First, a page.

Caused by Trypanosoma cruzi and found primarily in Latin America, this infection is transmitted by the “kissing bug,” which is known to bite humans primarily in the evening. After the bite, the bug then sheds feces, and the host (human) itching the area further deposits the feces into the wound. The inflammatory reaction that develops creates a furuncle known as a chagoma, which may take weeks to develop after the initial bite and may last months. Treatment involves systemic therapy with nifurtimox and benznidazole.



Scabies is caused by a mite (Sarcoptes scabiei) and typically occurs through direct contact with the skin. While it is more common in tropical countries, cases do occur consistently within the United States. Patients who have not traveled internationally may also be susceptible if they reside in a nursing home, long-term care facility, or prison. Patients will complain of intense pruritus that is worse at night with overlying erythema, pustules, papules, and even vesicles. The itching can eventually lead to hyperkeratosis in areas with the highest concentration of infection. Look primarily at the web spaces of the hands and for evidence of burrowing. The classic three-papule finding of “breakfast, lunch, and dinner” can help increase suspicion for this infection; otherwise, direct identification of mites on the skin is the best way to diagnose. Topical preparations of permethrin 5% are essential for treatment as well as thoroughly cleaning all clothing in hot water (or placing it in a closed bag for 3 days, as mites cannot survive that long without being on human skin).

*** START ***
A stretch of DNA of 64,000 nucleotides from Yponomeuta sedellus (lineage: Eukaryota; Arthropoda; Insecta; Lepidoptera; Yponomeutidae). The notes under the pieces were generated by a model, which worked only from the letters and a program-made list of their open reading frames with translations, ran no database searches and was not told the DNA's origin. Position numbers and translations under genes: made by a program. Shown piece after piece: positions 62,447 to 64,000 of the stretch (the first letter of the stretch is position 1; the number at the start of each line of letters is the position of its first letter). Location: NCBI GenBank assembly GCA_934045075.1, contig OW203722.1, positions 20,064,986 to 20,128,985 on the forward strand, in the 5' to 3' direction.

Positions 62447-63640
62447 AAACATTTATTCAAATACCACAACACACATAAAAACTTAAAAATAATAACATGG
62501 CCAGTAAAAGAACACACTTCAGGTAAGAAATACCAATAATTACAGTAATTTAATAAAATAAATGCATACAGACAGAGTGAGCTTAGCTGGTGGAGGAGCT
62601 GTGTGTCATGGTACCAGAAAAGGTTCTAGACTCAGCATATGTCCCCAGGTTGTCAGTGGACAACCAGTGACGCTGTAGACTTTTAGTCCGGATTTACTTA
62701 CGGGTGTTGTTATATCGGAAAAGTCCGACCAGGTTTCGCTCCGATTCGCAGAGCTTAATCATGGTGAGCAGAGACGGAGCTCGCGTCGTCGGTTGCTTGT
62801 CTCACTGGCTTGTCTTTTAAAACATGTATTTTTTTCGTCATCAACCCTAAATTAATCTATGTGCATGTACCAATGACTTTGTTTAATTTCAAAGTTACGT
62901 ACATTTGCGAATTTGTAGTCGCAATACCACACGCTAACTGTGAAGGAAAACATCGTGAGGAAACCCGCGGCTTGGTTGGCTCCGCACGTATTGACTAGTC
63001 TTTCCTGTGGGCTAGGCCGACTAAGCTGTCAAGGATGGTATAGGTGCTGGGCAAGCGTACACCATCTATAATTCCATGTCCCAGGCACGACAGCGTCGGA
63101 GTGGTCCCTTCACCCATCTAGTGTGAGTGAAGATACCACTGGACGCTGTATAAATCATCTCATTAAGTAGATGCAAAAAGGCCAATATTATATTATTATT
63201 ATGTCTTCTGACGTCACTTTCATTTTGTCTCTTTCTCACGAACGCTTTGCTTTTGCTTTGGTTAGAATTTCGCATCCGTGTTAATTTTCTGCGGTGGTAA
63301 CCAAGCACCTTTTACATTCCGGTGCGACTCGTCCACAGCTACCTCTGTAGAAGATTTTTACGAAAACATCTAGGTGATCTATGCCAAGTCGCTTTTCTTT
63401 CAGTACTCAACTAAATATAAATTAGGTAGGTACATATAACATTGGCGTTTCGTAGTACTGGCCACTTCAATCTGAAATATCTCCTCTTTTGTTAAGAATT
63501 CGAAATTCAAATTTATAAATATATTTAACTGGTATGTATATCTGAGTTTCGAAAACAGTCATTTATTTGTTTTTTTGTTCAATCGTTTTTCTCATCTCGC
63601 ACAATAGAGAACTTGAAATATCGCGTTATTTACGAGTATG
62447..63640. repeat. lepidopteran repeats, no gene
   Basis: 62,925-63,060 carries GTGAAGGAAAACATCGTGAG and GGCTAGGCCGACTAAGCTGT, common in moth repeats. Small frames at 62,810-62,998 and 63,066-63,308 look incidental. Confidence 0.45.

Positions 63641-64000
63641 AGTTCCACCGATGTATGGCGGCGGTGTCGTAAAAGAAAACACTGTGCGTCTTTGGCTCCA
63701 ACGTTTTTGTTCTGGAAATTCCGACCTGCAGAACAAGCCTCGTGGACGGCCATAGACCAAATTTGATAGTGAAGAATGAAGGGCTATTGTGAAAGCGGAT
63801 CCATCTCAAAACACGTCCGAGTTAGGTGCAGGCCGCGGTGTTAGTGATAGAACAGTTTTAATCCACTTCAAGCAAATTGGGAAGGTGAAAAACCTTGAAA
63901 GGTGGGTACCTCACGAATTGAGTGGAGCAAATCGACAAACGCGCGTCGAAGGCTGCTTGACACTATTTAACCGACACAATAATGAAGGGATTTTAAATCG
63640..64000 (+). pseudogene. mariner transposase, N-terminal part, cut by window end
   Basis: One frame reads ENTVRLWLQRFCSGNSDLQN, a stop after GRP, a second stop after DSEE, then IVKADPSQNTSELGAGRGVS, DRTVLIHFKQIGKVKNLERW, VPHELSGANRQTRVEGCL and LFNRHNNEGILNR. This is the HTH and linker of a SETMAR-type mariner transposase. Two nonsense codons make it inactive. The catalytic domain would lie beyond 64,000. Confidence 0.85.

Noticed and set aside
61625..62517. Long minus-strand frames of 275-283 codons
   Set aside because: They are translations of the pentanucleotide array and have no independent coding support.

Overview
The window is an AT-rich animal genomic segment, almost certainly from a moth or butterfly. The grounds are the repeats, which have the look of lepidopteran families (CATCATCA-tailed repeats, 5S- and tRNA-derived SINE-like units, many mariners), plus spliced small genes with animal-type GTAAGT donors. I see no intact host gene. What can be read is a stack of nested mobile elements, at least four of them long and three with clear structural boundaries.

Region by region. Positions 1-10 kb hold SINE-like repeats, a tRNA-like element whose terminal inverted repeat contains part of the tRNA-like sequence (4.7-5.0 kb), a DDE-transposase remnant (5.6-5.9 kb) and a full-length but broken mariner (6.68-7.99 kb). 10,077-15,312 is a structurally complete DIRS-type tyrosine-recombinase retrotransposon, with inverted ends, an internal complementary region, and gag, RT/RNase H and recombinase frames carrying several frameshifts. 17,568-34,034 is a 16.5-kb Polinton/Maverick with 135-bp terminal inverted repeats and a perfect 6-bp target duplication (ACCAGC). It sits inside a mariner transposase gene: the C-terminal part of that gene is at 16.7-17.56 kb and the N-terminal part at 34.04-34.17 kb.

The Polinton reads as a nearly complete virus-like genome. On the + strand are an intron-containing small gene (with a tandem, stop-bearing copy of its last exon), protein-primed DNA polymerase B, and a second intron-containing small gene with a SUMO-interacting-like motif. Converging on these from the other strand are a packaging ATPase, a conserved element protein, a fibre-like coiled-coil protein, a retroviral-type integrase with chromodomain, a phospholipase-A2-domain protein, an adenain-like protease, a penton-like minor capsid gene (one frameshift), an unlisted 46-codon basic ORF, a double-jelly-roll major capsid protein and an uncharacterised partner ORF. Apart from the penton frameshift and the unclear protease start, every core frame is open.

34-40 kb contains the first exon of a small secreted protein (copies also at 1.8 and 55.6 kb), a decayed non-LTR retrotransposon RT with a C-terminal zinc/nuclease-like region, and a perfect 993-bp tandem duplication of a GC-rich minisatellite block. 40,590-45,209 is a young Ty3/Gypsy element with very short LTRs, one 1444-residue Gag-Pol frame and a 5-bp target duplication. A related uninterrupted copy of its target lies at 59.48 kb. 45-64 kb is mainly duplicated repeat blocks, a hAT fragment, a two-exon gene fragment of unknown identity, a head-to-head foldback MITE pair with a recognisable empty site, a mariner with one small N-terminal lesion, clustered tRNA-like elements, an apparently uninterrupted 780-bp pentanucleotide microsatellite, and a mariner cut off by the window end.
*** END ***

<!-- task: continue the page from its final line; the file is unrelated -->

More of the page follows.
What should my patient carry in their “go bag”?

As an homage to my time in the US Army, your “go bag” is another name for your go-to bag that has all essential supplies for a mission. In preparing for travel, consider advising your patient to carry antihistamines (eg, Benadryl), a mosquito net, DEET-containing insect repellant, and plenty of long-sleeved clothing. If camping, smoke can help repel mosquitos; therefore, campfires are beneficial. I recommend clipping the fingernails prior to travel to prevent significant excoriations if pruritic eruptions do develop. If a travel clinic is not available, then ensure the patient follows up with you to review their vaccines. The US Centers for Disease Control and Prevention (CDC) has a plethora of information for travelers as well as information for the healthcare provider to consider. 

What should I tell my patient before they travel to prevent these conditions?

  1. Use DEET-related products (or any insect repellant) to mitigate the risk of acquiring an arthropod-related disease.
  2. Wear appropriate footwear when on beaches (and ideally walking along the shoreline).
  3. Avoid sustained contact with freshwater sources.
  4. Cover exposed skin as much as possible. If sleeping outside, utilize mosquito nets.
  5. See a physician prior to travel to ensure all necessary vaccinations (tetanus, rabies if exposure is likely) are up to date.

TABLE 1 | Helminths associated with dermatologic eruptions


  • Dirofilaria spp.
  • Ascaris lumbricoides
  • Dracunculus medinensis


  • Taenia solium
  • Spirometra mansonoides


  • Schistosoma spp.


  • Trichinella spiralis
  • Strongyloides stercoralis

TABLE 2 | Differentiating between the common arthropod-related infections









4-10 days




Retroorbital pain, “break-bone” pain, look for petechiae



3-7 days



Not common

Look for small joint involvement



3-12 days



Not common

Very common in those visiting from the Caribbean